Making the most of this seasons produce
This week, I am going to look at making the most of every last bit of produce. As a frugal gardener, it seems criminal to be growing an excess of produce that you are unable to use.
According to WRAP, 70% of UK food waste is from households, so we certainly don’t want to be adding our home-grown produce to that pile.
Somewhat stressed out by the glut of cucumbers, I decided to have my first stab at making fermented sour pickles. Fermenting foods is not something I have tried before but meaning to get into. The basic principle is submerging the produce in a salt solution (3 – 5% is advised) which kills all the bad bacteria and moulds that spoil food but allows the fermenting anaerobic bacteria to thrive. So I packed the sterilised jars with chunks of cucumber and added garlic, dill, coriander and bay leaves and topped up with my salt solution. We had to pack the jars very tightly with cucumber pieces, to make sure that none float, as anything not submerged will quickly spoil and risks ruining the whole jar. In hindsight, this was quite tricky to do, so in the future, I will use a weighted object to keep stop and stray floaters. You can either use a large stone if you can get it completely clean, or there are various glass fermentation weights you can buy. They are certainly very pleasing to look at, at the moment (see picture), and if it works out, I think we will be progressing onto experimenting with other vegetables. Saurkraut and Kimchi city, here we come!
If you are not into pickles, then, perhaps it is time to move your cooking outside your comfort zone to use up produce. Just because convention dictates that cucumbers are chopped up and put in a salad, there is no reason to try out other things. I tried chopped cucumber in a soup with potato, tomato and dill and not only did I use up several cucumbers, but it tasted delicious. The cucumbers retained their zingy fresh flavour but soaked up the taste of the herbs and tomatoes.
And then there are the extra treats that are growing around the garden, that are easy to miss. One of my favourites is the Himalayan honeysuckle (Leycesteria formosa) or pheasant berry (see picture). Commonly grown as an ornamental shrub, it also produces abundant berries which you need to eat when they are almost too soft to handle. Then they taste like dark chocolate caramels with an intense burnt sugar taste. Don’t try eating them when they are anything less than very ripe, or the experience will resemble eating a spoon full of budget instant coffee.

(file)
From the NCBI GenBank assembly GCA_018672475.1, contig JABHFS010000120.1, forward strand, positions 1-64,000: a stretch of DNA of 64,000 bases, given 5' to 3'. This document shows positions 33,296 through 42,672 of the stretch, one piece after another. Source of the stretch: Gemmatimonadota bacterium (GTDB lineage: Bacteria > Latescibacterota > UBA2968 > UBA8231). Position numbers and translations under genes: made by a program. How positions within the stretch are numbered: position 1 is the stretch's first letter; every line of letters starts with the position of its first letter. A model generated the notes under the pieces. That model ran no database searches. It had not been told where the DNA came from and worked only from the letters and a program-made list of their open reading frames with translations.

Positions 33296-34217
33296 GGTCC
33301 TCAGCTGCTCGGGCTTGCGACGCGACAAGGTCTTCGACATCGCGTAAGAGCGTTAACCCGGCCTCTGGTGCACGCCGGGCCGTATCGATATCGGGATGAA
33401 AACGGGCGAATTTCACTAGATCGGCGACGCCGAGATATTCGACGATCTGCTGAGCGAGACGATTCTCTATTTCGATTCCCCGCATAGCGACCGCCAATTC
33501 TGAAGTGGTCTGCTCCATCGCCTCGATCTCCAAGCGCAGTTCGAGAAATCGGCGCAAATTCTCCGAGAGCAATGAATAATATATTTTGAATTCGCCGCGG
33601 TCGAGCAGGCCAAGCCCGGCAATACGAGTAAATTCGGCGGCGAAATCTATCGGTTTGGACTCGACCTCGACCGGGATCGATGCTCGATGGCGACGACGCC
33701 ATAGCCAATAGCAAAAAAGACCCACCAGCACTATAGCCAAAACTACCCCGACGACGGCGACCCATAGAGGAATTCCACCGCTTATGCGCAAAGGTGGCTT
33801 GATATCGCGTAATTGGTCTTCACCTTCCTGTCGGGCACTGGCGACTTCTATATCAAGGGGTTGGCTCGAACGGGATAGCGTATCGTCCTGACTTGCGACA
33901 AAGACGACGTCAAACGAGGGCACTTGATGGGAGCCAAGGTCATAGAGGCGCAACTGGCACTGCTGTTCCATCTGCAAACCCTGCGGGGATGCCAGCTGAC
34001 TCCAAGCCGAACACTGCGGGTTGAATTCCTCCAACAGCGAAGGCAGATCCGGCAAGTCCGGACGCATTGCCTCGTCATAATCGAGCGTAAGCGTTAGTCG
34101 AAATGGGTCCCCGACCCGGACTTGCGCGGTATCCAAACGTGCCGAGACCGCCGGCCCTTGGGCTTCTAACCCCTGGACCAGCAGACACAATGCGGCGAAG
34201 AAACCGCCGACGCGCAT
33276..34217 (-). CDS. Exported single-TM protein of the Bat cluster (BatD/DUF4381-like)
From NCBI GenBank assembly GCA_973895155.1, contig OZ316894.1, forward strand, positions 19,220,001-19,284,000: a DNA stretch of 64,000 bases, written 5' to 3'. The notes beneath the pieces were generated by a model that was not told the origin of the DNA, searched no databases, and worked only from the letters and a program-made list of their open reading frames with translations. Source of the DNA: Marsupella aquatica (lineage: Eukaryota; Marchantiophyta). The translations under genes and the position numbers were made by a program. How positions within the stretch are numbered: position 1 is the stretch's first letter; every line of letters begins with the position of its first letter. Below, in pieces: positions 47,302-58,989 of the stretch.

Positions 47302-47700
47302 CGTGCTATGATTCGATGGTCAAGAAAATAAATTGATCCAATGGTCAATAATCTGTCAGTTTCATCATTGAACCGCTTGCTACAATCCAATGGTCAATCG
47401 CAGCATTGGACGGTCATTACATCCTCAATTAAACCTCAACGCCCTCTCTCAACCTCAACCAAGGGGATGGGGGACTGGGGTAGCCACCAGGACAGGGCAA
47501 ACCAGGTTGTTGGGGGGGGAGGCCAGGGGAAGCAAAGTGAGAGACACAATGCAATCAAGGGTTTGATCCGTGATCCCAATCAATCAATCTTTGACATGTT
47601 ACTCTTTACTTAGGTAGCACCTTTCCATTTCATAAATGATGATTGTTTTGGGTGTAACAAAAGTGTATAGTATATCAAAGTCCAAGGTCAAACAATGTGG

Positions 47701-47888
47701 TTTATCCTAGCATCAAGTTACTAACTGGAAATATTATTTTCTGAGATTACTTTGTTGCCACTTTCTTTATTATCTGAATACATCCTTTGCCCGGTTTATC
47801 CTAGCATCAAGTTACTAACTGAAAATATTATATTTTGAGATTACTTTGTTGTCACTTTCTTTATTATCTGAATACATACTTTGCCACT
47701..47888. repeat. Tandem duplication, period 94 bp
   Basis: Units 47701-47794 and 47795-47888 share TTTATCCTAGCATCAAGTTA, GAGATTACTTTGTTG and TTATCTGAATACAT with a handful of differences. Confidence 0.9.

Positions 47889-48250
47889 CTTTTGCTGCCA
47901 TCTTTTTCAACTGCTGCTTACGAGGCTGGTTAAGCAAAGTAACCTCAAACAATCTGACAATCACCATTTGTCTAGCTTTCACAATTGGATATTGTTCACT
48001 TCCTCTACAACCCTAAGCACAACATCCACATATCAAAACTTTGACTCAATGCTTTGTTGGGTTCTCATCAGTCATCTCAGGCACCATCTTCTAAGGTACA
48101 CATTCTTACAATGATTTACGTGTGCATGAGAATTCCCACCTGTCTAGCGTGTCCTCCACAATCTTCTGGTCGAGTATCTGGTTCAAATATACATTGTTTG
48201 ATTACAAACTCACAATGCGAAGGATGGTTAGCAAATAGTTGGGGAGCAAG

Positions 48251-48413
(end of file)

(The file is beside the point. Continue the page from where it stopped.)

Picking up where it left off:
I am pleased to say that I harvested my first smallish sized karela yesterday (see picture). Karela has an important part in the diets of many Asian communities and is alleged to have many health properties. On its own, it is very bitter, but this bitterness worked well when cooked with mustard seeds, garlic, ginger and mushrooms. And I heard that the man down the road also managed to get some produce from the plants I gave him, so that is some achievement producing something difficult to grow in this country.
So reflecting on the season, I think we have managed to achieve a lot from spending only modest amounts. We bought some seeds but also used home-saved tomato, pepper and bean seeds. We bought some peat-free compost for germinating seedlings, but anything grown in a larger pot was bulked out with leaf mould and home-made compost. All our plant feeds were made from comfrey liquid or were of the ‘self-generated’ type. In the modest space we have, there is no way we would be self-sufficient, but we have focused on growing fresh produce that is expensive or unobtainable in the shops. More importantly, having the garden has provided a focus that has helped to maintain a modicum of sanity during a period when many other activities were curtailed. And the value of maintaining a healthy mind will always far exceed the value of any produce we get from the plots.
More about Anton...
Anton is a Knowledge Officer at Garden Organic, where he has worked for 16 years. He is looking forward to writing a series of blogs on how to garden using little resources.
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